Words and actions: lessons from Unilever's supply chain
Liesbeth Unger International Human Rights and Business Consultant
8th Jul 2016
Five years ago, Oxfam and Unilever agreed to an unusual collaboration. Oxfam conducted a study on labour rights in Unilever's Vietnam supply chain and operations. Liesbeth Unger founder of Human Rights@Work, and adviser and co-writer of Oxfam's previous Unilever report asks, why did Unilever do it? How did they perform? And what can other companies seeking to improve their labour rights credentials learn from
'You are what you do, not what you say you'll do' (C.G. Jung)
Why did Unilever open itself up to scrutiny?
The new Oxfam Unilever progress report on labour rights in Vietnam is out. Unilever has provided Oxfam with all the necessary information to assess its performance on labour rights in practice.
If Unilever were such a fantastic marketing machine, as some say, why would it expose itself in such a way? Is this also marketing?Since the first report was published in 2013, Unilever has presented itself as a leader in social impact and human rights. It has developed a human rights policy and published a Human Rights Report. However, at least once a year, the media report about a human rights issue linked to Unilever products, including child labour in tea plantations.
Oxfam has also identified problems around wages, collective bargaining and gender inequality, persisting both in Unilever Vietnam's own factory and with that of its suppliers. There's plenty of room for improvement.
Honesty and openness make you vulnerable. So why is Unilever engaging in such a research exercise with Oxfam again? If Unilever were such a fantastic marketing machine, as some say, why would it expose itself in such a way? Is this also marketing?
What Unilever is doing benefits them on two counts. Firstly, it confirms their leadership, not so much in performance on human rights but in transparency and willingness to learn. Secondly, it improves Unilever's risk management. Not only by preventing human rights risks but by improving its understanding of how an important stakeholder such as Oxfam looks at these issues. Despite Unilever's improved risk management on human rights, Oxfam's assessment identifies risks Unilever didn't know it had.
How did Unilever perform?
Respecting human rights is about doing the right thing and doing things right. We read in the report about a company that has committed itself to do the right things. However, it is also about a company that is on a journey to discover how to do these things right. Let me give two examples:
1. Convincing suppliers to respect international human rights
International human rights sometimes go beyond national law or at least beyond national custom. Unilever's Responsible Sourcing Policy is filled with doing the right things, such as paying fair compensation, respecting freedom of association, etc.
Training is a first step Unilever has taken. Not only did they train the suppliers themselves, they also trained their own procurement staff. Awareness has increased. What did not happen, however, was getting suppliers to really understand why this is important for their own business. They fear cost increases and Unilever is not willing to pay for these costs, or to reward them with incentives (yet). I therefore wonder whether Unilever sees the business case itself. Is it really fundamental to the way they do business, as they claim in the Human Rights Report? If this is the case, they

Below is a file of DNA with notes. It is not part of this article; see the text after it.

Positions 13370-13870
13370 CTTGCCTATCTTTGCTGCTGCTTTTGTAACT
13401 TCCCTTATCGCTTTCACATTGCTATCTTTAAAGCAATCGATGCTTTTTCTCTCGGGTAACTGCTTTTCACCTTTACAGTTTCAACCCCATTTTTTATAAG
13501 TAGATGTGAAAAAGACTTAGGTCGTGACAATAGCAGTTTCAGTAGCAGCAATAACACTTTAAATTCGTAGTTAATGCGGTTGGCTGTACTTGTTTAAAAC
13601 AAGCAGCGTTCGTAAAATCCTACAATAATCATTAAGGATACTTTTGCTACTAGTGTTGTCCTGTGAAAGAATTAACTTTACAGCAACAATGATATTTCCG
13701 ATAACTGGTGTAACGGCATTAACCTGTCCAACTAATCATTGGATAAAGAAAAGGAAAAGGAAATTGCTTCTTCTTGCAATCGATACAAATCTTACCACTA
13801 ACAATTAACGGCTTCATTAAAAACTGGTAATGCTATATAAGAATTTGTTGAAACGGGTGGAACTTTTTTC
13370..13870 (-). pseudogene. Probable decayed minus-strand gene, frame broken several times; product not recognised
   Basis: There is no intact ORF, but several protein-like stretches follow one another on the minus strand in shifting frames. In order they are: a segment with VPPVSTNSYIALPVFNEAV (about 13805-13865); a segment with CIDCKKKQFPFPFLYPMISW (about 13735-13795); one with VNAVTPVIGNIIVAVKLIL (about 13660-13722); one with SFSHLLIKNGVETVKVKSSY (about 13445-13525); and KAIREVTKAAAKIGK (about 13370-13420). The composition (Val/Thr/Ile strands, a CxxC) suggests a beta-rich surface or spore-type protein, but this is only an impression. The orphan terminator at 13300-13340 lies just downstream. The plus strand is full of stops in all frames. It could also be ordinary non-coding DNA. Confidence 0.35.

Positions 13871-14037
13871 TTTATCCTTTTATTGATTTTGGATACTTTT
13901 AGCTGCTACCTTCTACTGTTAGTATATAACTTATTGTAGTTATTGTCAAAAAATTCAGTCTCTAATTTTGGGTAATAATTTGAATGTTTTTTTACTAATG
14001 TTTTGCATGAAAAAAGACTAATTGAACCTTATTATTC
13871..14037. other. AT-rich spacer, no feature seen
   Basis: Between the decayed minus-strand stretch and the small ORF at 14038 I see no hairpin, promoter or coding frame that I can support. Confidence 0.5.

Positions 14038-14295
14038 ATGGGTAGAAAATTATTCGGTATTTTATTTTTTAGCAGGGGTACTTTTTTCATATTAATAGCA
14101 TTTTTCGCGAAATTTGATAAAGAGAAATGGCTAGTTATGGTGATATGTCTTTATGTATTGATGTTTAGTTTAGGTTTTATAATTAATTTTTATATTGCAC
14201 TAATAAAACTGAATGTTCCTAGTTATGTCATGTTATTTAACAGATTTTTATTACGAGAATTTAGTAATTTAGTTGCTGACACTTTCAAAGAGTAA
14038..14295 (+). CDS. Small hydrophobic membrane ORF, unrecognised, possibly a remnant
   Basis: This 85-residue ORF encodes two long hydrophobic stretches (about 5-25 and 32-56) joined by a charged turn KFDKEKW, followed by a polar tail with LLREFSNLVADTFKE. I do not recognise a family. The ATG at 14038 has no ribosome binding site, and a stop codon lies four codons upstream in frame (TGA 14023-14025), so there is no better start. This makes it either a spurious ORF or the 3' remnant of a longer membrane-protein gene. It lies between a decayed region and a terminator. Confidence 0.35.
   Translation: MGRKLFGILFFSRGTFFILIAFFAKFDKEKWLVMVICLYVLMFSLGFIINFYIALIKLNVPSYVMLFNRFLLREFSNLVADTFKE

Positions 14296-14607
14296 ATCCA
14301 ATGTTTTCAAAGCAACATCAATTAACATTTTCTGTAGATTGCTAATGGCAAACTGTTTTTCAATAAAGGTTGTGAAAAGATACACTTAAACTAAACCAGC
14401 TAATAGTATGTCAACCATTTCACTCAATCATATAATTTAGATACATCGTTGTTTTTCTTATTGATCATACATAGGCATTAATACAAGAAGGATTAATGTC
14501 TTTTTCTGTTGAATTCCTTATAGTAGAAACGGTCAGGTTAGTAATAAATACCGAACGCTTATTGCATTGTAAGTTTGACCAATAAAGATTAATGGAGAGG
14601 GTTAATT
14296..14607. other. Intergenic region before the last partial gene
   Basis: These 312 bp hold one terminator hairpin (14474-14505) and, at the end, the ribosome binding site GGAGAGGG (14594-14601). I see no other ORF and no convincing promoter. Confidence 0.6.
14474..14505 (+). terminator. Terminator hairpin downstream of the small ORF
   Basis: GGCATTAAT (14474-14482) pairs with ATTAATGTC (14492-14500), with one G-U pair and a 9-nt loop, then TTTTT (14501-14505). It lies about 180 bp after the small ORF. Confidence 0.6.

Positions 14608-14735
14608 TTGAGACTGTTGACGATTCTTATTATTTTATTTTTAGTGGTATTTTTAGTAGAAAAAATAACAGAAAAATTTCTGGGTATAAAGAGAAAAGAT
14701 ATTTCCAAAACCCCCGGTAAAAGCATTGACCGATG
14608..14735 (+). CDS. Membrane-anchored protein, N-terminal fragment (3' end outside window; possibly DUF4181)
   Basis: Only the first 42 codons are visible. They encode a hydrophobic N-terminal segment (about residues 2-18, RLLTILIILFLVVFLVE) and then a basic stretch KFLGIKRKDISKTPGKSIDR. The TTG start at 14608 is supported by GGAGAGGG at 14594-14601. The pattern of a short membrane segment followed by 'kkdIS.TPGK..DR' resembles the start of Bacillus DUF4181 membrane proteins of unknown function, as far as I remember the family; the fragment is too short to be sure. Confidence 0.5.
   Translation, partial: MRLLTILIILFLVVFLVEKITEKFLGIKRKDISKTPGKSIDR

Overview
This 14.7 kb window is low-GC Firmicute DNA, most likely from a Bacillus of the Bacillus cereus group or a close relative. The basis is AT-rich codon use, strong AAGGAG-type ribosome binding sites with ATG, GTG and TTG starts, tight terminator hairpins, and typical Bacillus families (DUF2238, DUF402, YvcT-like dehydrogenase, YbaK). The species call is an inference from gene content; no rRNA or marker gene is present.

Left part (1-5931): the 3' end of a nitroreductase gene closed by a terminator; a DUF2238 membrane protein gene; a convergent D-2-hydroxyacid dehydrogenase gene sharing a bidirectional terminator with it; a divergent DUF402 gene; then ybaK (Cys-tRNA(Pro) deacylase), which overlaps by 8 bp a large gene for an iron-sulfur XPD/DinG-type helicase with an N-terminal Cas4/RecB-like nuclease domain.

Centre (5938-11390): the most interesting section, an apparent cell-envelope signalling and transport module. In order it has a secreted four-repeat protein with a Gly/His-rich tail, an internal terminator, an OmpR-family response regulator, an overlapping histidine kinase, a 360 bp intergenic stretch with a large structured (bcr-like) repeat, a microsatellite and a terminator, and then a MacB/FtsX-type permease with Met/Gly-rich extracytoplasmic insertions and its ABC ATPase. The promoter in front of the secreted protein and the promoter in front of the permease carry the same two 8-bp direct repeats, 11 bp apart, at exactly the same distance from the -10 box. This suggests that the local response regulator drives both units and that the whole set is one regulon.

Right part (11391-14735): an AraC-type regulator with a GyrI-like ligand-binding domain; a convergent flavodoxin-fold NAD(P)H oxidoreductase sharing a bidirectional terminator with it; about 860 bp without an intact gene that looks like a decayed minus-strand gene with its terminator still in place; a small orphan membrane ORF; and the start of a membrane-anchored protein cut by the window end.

will need to reconcile commercial and human rights requirements and show suppliers how to do the same.
2. Ensuring a living wage is being paid
In the first report, Oxfam advised Unilever to commit to a living wage, as they found workers even in Unilever's own factory who could not make ends meet. Unilever took up the challenge and approved a Fair Compensation Framework in late 2015 to deliver fair compensation across its operations by 2020. Although Oxfam found that wages for Unilever Vietnam's blue collar workers increased significantly (48%) over the four year period, it also found that some workers were still struggling to make ends meet. Unilever requires suppliers to pay the minimum wage and work towards a good
practice of a living wage. No evidence was found that action by Unilever had increased wages in the supply chain.
Ensuring that all workers earn wages that meet their basic needs is not so easy when the underlying business model remains the same, as Oxfam also points out. Is Unilever prepared to understand this and address this barrier?
What can other companies learn from Unilever's journey?
The report has many interesting details and learning points for other companies and those seeking to influence them. For example:
- For companies who are hesitant to speak out and show a strong commitment: it is possible to explain to stakeholders that you cannot get there tomorrow. It needs time and a process has to be in place. Be transparent about this.
- An effective grievance mechanism is a strong instrument with the potential to get burning issues out in the open. Trust is key. Many existing mechanisms are not trusted by workers and are therefore not used.
- Show the business case for human rights to suppliers.
- Workers, especially vulnerable workers (blue collar workers with dependents, migrants, women), are important sources of information. Listening to them is key when you want to do the right things right.
- Contract labour in Unilever's own operation and supply chain has been successfully reduced. For the supply chain, this was done by monitoring and checking by UVN procurement to ensure suppliers' production could be done in legal working hour.
Photo: Training for migrant workers in Hanoi, as part of an Oxfam-funded programme designed to empower workers to claim their rights from their employer or local authority. Credit: Oxfam in Vietnam